See also[edit]

References[edit]

  1. ^ Australian Labor Party. "Gary Gray – Member for Brand". Retrieved 12 February 2008. 
  2. ^ a b Australian Labor Party (WA Division) (May–June 1993). "Gary Gray". Labor Voice (Vol 15, No. 2). p. 15. 
  3. ^ Lane, Terry (14 November 1999). "The National Interest". Radio National. Australia: ABC Radio. Retrieved 10 April 2008. 
  4. ^ a b Ramsey, Alan (10 August 2002). "Two decades on, a party stalwart finds karma waters". The Sydney Morning Herald. Retrieved 12 February 2008. 
  5. ^ "'Sad' man Paul Keating". The Daily Telegraph. Australia. 9 June 2010. Retrieved 22 August 2010. 
  6. ^ Green, Antony. "Brand". 2010 Election. Australian Broadcasting Corporation. Retrieved 22 August 2010. 
  7. ^ "Gary Gray resigns as ALP national secretary". The World Today. Australia: ABC Radio. 10 November 1999. Retrieved 12 February 2008. 
  8. ^ "Gary Gray AO". It's an Honour. Commonwealth of Australia. 26 January 2003.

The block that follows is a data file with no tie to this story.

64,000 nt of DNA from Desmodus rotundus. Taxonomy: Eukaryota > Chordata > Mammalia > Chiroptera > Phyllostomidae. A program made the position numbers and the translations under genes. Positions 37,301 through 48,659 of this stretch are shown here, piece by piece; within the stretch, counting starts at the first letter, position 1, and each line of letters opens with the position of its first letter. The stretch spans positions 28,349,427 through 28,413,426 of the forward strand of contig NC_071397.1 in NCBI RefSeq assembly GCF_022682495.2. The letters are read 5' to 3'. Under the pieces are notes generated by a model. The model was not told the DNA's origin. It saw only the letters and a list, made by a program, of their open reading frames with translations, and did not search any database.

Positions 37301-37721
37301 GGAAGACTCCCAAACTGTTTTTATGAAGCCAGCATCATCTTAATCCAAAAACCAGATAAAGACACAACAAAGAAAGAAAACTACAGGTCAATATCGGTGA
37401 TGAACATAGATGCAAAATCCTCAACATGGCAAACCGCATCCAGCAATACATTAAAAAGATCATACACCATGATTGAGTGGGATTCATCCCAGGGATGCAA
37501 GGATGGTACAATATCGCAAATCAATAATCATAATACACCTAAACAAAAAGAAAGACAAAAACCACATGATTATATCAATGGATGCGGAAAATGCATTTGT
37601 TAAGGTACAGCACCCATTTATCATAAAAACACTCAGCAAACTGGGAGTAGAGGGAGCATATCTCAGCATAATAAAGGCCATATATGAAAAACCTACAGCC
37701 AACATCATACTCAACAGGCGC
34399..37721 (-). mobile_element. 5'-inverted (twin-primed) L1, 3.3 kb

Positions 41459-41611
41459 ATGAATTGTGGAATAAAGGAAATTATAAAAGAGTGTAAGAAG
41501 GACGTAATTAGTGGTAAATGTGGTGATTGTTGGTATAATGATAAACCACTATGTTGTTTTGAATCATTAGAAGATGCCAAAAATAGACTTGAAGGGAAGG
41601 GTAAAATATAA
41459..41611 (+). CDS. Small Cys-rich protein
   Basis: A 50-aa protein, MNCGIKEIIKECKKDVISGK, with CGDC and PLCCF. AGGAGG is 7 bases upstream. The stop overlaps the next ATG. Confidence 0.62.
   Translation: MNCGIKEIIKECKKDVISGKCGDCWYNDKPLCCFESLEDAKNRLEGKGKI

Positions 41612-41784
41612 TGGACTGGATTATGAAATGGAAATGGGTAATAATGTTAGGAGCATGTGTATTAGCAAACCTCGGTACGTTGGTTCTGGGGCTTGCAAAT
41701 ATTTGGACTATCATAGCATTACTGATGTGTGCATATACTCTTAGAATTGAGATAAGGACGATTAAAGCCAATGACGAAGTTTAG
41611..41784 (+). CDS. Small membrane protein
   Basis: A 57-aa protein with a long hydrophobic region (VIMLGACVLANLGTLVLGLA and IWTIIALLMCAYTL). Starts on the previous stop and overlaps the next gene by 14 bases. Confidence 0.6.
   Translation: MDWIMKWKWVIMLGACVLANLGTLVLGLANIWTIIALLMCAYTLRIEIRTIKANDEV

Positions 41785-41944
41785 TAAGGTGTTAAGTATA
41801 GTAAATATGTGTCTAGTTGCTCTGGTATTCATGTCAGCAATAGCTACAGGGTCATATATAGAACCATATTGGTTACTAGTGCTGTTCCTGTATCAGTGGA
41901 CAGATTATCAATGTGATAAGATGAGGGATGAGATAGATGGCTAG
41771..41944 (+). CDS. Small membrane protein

9. ^ "Virtual Tally Room – WA Division – Brand". Australian Electoral Commission. 14 December 2007. Retrieved 12 February 2008. 
  10. ^ "Rudd hands out portfolios". ABC News. Australia. 29 November 2007. Retrieved 12 February 2008. 
  11. ^ "Gillard unveils major frontbench shake-up". ABC News. Australia. 11 September 2011. Retrieved 10 June 2011. 
  12. ^ "Full list of changes to the Gillard ministry". The Sydney Morning Herald. 25 March 2013. Retrieved 25 March 2013. 
  13. ^ ABC News, 16 February 2016
  14. ^ a b "Faceless men spooking PM over Gray: Abbott". The Australian. AAP. 5 June 2012. Retrieved 24 June 2012. 

External links[edit]

Parliament of Australia
Preceded by
Kim Beazley
Member for Brand
2007–2016
Succeeded by
Madeleine King
Political offices
Preceded by
Joe Ludwig
Special Minister of State
2010–2013
Succeeded by
Mark Dreyfus
Preceded by
Martin Ferguson
Minister for Resources and Energy
2013
Succeeded by
Office abolished
Preceded by
Martin Ferguson
Minister for Tourism
2013
Succeeded by
Office abolished
Preceded by
Martin Ferguson
Minister for Small Business
2013
Succeeded by
Bruce Billson
Party political offices
Preceded by
Bob Hogg
National Secretary of the Australian Labor Party
1993–1999
Succeeded by
Geoff Walsh